Without comparison, Charlotte Salomon’s paintings are a triumph of personal truth and individual expression – an unrivalled opus magnum from a talented and ambitious artist, dark with her early death, but luminous with her precision, her lyricism, and her courage. Salomon’s life’s work unfailingly arouses intense reactions, and it has inspired artists, filmmakers, writers and choreographers to make creations of their own.

“It was summer. There were trees and sky and sea. I saw nothing else. Only colours, paintbrush and you, and this. People, everyone, became too much for me. I had to go further into solitude, completely away from all humanity. Then maybe I could find what I had to find – namely myself: a name for me + this is how I began Life and Theatre”.’ Charlotte Salomon

Dominik Czechowski, Head of Exhibitions at Jewish Museum London commented: “We’re proud to present this body of work by an extraordinary modern female artist who pioneered a practice of honest, even confessional, artistic self-expression and self-creation. Plagued by personal tragedy before her life was cut short in Auschwitz, the themes of Salomon’s work remain compelling and resonant with urgent contemporary issues of oppression, mental health, Jewish identity, and unstable political environments. We’re privileged to be presenting 50 of these powerful paintings for the first time in the UK.”

The exhibition Charlotte Salomon: Life? or Theatre? has been organised in cooperation with the Amsterdam Jewish Historical Museum.

Charlotte Salomon Biography
Charlotte Salomon was born Berlin in 1917. Her mother died by suicide when Charlotte was eight but this was not revealed to the artist until later in 1938, she thought her mother had died of influenza. There were previous family suicides — her aunt and grandmother – also revealed to the artist in later life, before she created this influential work. Salomon trained in illustration at the art academy in Berlin, one of a tiny number of Jewish students admitted. She specialised in illustrating Märchen, German fairy tales and folk tales.

In 1938 she fled Germany alone and joined her grandparents in exile in the south of France. There her grandmother jumped to death from a window in 1940, the same year Salomon and her grandfather were interned by the French authorities in a concentration camp in the Pyrenees. Salomon married Alexander Nagler, a fellow refugee, whilst in France.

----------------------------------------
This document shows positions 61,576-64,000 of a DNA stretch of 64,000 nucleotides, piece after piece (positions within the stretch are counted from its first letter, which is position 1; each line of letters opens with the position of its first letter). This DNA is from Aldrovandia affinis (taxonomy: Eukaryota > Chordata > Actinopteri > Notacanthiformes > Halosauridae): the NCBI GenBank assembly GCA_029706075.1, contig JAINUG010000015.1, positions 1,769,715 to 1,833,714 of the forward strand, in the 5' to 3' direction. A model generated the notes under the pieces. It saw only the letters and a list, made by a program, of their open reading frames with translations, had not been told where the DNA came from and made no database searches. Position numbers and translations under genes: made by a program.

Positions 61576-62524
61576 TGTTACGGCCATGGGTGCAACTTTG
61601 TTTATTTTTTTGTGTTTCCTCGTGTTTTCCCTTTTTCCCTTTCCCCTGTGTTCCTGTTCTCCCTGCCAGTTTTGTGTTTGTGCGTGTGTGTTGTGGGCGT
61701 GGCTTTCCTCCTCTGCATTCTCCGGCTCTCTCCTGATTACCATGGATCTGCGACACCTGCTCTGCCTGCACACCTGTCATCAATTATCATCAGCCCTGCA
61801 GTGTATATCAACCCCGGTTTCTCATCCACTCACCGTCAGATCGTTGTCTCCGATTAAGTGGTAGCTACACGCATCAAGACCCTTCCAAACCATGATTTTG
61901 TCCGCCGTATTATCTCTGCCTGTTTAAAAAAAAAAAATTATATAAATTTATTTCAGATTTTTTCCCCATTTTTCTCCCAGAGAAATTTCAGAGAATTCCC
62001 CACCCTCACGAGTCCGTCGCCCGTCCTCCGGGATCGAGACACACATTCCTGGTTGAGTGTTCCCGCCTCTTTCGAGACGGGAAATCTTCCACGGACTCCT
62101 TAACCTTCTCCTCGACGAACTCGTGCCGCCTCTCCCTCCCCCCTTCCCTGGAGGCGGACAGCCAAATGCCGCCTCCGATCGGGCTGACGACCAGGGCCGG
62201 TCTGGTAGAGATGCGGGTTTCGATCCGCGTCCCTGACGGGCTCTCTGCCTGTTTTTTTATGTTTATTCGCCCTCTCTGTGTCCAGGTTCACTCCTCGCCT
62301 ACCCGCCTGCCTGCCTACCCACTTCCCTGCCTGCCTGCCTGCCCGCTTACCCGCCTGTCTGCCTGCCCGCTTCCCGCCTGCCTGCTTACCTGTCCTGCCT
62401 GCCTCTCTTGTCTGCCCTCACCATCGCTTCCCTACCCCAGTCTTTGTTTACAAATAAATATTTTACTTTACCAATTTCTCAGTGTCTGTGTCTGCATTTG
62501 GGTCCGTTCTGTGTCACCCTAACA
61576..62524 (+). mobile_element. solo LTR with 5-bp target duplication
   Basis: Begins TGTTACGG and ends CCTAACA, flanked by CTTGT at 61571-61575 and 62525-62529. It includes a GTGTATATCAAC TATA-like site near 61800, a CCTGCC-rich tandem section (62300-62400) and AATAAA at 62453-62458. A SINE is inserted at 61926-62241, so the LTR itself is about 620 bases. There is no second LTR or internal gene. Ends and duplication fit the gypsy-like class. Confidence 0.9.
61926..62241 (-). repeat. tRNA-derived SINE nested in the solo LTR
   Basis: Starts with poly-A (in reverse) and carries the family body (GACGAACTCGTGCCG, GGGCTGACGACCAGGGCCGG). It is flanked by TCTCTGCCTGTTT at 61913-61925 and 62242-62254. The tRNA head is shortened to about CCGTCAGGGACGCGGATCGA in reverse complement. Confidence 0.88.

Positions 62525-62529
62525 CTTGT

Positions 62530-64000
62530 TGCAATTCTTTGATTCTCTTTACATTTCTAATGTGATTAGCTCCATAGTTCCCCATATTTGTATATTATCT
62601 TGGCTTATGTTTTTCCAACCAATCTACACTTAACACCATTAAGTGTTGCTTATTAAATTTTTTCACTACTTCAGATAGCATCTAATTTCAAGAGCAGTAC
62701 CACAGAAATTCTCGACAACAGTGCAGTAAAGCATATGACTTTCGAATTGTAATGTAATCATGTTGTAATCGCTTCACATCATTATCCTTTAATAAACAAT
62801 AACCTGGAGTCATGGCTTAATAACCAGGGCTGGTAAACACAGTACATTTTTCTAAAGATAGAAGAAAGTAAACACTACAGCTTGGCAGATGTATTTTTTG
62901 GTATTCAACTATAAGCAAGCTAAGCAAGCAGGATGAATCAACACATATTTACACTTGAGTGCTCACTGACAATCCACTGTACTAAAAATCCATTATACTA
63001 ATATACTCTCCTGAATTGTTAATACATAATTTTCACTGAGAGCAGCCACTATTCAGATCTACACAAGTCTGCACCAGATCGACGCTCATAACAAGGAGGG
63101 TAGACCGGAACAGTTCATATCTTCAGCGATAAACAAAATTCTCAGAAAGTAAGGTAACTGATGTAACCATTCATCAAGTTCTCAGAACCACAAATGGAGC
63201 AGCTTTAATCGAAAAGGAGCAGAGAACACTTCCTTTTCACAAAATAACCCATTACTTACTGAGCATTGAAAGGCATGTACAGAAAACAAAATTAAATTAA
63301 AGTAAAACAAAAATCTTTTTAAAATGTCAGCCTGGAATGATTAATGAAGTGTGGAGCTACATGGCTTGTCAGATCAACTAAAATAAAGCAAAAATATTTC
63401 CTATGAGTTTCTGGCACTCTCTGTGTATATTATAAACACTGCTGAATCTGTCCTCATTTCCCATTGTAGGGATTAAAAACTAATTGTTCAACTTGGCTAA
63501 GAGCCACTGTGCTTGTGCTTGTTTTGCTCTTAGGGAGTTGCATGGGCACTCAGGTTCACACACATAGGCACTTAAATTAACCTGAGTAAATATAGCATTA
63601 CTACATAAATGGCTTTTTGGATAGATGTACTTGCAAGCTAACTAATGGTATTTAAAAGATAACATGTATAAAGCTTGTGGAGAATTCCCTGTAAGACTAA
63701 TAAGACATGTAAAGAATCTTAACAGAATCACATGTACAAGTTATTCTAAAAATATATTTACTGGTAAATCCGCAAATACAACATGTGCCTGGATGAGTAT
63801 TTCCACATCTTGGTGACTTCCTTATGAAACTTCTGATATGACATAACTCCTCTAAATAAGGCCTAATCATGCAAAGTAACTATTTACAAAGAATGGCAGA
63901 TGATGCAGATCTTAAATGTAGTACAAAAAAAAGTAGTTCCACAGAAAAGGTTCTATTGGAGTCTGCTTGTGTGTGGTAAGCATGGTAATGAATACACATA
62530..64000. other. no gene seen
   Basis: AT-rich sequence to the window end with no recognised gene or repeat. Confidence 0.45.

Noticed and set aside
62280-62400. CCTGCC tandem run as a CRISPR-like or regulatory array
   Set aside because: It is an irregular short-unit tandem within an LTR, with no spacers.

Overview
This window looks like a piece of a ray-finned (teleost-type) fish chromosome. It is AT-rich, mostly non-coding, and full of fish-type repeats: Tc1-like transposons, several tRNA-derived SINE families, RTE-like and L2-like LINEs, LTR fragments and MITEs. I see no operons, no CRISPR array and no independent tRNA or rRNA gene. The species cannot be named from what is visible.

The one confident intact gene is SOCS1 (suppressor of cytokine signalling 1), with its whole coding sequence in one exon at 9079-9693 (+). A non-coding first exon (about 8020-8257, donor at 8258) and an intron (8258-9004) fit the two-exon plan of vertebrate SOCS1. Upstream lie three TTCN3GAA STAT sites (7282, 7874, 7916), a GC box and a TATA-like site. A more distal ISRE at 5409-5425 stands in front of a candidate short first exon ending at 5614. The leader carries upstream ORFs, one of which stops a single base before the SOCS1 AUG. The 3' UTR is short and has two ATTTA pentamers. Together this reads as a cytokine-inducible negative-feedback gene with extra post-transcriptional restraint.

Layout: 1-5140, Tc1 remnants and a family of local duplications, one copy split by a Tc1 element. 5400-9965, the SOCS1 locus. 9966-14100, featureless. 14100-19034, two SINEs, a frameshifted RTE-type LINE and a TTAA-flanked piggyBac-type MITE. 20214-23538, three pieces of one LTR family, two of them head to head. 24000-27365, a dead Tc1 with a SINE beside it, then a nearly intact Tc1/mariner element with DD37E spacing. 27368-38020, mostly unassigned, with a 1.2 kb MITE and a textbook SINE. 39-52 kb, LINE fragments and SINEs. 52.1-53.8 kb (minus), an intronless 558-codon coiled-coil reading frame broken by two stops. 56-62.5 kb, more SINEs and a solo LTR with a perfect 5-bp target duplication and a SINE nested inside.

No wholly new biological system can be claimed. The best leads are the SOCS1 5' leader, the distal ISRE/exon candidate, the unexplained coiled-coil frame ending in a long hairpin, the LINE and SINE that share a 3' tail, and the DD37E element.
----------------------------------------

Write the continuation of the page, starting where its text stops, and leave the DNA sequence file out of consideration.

In the chaotic conditions after the German invasion of France, Salomon and her grandfather were released from the camp in Gurs and went into hiding between late 1940 and early 1942. Salomon made the huge multi-layered artwork that is Life? or Theatre? in a hotel paid for by her an American patron – allowing the artist the space to reflect and make the work in
relative isolation. In a letter of Salomon’s, long kept secret by her family and only emerging publicly in 2015, it was alleged that she aided her grandfather’s death by overdose in February 1943. That same year, she was rearrested and deported to Auschwitz, where she was murdered five months pregnant and aged 26.

Charlotte Salomon: Life? or Theatre?
Charlotte Salomon addressed her work Life? or Theatre? to her patron, Ottilie Moore, and gave it to her family doctor, Dr Moridis, for safekeeping. Moridis kept it hidden until after war, and when Moore returned to France it was finally given to her. Moore then gave the work to Charlotte’s father and stepmother, who in 1971 donated the work to Amsterdam’s Jewish Historical Museum. Since then, the Jewish Historical Museum in Amsterdam has arranged exhibitions worldwide. (see:

Associated Events at Jewish Museum London
Jewish Museum London is organising a series of associated events throughout the duration of the exhibition, including curator talks and a lecture by Griselda Pollock. For more details visit:

Press Contacts: For further information or images please contact:
Kate Burvill, KBPR E: [email protected], M:  07947 754717, T: 020 72267824

Generously supported by:
Arts Council England